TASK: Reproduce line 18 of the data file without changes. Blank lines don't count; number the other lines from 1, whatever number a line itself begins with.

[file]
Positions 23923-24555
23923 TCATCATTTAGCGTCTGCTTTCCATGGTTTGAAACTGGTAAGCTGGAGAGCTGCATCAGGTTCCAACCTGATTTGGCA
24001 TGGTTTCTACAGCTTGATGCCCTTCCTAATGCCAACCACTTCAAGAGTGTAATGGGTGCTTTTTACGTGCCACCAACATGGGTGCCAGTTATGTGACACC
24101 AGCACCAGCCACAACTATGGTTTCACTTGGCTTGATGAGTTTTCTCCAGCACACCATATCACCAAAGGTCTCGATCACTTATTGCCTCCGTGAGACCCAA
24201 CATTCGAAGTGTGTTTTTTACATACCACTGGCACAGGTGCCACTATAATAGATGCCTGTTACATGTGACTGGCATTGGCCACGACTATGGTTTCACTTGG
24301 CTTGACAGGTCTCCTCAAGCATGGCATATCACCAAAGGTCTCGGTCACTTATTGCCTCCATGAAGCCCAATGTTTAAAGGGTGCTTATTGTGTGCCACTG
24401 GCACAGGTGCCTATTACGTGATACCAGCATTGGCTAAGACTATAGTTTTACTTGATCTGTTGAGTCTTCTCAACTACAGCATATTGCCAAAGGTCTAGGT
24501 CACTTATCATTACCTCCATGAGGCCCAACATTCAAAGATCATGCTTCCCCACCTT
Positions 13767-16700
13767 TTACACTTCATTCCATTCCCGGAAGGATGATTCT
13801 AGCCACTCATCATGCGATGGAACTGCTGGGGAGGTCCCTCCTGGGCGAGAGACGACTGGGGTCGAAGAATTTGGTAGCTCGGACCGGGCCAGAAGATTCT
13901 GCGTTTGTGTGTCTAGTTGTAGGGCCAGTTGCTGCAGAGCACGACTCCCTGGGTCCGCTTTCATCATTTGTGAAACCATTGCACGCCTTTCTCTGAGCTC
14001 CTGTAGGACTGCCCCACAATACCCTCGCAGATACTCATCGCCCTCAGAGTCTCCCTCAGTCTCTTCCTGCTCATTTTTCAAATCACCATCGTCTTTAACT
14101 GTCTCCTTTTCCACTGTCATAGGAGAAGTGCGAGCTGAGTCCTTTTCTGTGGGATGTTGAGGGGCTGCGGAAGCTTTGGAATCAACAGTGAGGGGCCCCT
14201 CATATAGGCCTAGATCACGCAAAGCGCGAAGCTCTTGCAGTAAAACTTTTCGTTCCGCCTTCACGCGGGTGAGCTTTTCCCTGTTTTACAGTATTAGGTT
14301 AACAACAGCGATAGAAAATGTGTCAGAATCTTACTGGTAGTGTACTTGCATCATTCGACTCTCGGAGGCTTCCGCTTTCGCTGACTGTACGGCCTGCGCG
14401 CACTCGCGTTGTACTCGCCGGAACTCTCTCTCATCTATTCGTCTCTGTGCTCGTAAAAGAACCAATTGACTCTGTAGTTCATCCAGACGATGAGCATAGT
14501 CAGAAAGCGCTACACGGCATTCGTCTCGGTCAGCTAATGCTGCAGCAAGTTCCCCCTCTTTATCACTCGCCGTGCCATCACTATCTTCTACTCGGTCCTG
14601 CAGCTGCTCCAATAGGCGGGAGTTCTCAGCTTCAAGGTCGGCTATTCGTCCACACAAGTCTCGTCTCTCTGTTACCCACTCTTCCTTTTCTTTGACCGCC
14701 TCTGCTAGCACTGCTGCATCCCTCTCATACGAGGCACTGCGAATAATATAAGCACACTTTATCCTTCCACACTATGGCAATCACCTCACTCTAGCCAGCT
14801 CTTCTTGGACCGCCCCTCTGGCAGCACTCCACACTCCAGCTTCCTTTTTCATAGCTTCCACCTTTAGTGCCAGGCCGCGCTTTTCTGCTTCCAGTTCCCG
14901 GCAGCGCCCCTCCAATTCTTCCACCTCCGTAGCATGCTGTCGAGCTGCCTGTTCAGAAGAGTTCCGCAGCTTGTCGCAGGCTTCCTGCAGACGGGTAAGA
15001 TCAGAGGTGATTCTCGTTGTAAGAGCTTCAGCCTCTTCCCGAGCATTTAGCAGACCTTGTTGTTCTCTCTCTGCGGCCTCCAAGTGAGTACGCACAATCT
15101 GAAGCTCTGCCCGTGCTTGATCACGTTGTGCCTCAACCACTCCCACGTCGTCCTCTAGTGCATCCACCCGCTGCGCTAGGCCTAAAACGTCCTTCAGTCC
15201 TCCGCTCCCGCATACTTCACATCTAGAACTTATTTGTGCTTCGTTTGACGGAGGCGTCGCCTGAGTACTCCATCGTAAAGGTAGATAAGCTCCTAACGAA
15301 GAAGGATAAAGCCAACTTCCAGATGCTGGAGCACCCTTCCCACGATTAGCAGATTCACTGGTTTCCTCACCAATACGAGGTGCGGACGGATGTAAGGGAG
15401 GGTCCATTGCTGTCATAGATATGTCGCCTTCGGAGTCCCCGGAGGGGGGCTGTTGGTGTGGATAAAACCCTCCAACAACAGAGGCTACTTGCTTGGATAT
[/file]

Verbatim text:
14501 CAGAAAGCGCTACACGGCATTCGTCTCGGTCAGCTAATGCTGCAGCAAGTTCCCCCTCTTTATCACTCGCCGTGCCATCACTATCTTCTACTCGGTCCTG